Why Go to All This Trouble?
    I did not create the chronology for my own entertainment. As I compiled the listing of events in chronological order, I began to see potential motives for actions, interesting coincidences, and research clues. I also began to develop a significantly better understanding of the entire family. And that is always a good thing.

    Do I Always Do This?
    While extended family chronologies are a good idea, I am not always able to create them for every family that I'm working on. Chronologies are more helpful when the research problem is not completely straightforward.

    Other Ideas?
    Maps. Between ca. 1900 and 1920, most members of this family moved to Chicago, Illinois, and the problem (at least on the maternal side) moves to an urban setting from its origins in rural upstate New York. I was able to map many addresses of family members using various records and city directories. This is not something easily done in rural areas, especially if people are not landowners as directories are not as regular or as common. This mapping of addresses was particularly helpful in studying and determining in what neighborhoods the family lived. The maps were helpful for locating any kind of record organized by location, particularly census records. Records from a local Catholic church may also be helpful in this case and a map will help determine churches likely attended by the family.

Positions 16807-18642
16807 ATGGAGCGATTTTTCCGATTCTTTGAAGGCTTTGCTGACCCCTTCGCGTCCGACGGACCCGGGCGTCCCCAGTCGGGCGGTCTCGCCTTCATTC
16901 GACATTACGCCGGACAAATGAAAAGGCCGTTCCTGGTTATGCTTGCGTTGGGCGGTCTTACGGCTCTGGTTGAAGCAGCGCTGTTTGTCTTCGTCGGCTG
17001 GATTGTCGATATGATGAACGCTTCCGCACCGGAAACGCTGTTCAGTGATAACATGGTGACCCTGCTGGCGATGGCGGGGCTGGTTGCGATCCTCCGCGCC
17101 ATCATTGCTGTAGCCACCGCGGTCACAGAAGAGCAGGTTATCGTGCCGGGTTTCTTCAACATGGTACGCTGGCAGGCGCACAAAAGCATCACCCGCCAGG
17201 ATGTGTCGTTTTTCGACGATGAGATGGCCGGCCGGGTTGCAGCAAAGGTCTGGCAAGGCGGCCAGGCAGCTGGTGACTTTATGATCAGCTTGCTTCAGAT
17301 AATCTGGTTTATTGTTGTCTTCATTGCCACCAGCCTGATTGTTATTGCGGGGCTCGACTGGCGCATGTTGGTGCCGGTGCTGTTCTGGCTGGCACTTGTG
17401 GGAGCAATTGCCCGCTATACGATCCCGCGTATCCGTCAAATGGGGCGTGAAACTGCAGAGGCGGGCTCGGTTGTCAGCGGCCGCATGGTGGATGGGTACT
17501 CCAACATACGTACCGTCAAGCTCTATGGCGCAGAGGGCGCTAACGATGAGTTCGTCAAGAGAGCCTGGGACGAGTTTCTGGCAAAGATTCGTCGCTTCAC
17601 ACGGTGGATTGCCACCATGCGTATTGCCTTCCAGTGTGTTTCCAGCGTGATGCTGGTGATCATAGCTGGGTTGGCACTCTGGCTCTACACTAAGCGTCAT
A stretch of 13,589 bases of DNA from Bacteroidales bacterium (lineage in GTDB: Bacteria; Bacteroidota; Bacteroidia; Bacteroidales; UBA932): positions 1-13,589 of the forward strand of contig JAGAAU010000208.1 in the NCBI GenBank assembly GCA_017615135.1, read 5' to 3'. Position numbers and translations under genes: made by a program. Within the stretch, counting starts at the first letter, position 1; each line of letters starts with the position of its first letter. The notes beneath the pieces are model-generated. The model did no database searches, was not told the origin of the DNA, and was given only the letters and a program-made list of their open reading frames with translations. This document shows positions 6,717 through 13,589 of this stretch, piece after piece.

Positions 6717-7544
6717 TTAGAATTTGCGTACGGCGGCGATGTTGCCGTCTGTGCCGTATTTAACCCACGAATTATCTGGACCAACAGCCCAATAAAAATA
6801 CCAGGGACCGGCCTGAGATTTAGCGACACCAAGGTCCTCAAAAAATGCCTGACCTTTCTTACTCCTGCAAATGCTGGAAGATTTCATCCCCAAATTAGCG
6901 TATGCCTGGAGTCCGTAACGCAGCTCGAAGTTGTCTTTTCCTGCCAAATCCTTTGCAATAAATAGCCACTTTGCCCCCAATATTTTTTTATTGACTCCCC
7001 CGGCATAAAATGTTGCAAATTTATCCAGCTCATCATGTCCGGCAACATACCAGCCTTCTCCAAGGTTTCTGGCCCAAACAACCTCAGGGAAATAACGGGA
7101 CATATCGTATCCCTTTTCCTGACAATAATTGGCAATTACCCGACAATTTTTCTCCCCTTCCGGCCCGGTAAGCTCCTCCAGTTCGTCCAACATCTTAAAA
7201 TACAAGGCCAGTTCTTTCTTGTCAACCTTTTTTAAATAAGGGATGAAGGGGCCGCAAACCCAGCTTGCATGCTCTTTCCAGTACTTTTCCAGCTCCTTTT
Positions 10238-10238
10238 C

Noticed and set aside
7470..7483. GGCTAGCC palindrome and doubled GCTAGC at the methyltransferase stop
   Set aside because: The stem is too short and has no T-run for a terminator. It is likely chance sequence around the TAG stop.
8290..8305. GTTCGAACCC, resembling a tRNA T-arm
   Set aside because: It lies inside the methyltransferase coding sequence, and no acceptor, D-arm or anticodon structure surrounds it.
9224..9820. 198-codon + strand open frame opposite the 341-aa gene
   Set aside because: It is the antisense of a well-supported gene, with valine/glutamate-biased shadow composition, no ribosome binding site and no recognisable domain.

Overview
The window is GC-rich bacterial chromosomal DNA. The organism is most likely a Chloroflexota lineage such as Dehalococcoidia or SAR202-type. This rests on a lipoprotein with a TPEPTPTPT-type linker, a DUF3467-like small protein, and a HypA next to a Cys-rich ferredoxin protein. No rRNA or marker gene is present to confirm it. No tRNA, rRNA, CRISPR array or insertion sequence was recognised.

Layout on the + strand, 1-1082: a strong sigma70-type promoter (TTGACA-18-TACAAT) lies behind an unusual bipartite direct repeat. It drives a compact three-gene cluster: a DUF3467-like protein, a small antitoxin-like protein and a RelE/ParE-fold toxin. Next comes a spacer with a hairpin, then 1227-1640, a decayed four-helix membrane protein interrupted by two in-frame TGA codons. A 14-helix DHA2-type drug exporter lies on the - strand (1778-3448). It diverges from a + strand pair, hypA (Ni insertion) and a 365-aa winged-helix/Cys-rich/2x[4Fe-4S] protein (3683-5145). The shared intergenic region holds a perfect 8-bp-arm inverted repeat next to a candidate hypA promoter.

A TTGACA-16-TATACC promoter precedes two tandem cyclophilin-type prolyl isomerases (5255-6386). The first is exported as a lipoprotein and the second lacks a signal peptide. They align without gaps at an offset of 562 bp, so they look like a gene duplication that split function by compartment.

In some cases, there was more than one individual with the same name living in the Chicagoland area. The residential addresses from the directories were helpful in trying to keep the distinct individuals separate. Urban research sans a map is not a wise move.

    Relationship Charts. Viewing the information with a chronology and with a map was an excellent organizational strategy. However, the relationships still confused me. Several people were married more than once and the number of step-relatives added to the confusion. To curb my confusion, I created a relationship chart including all the family members in the study.

    It is always helpful to view your ancestor within a space and time framework. However, if your ancestor really was dropped off by a UFO traveling faster than the speed of light, it might be helpful to brush up on your physics first!

     



    Copyright 2002, MyFamily.com. Used by the Author on his website with permission.

  • Other genealogy articles by Michael John  Neill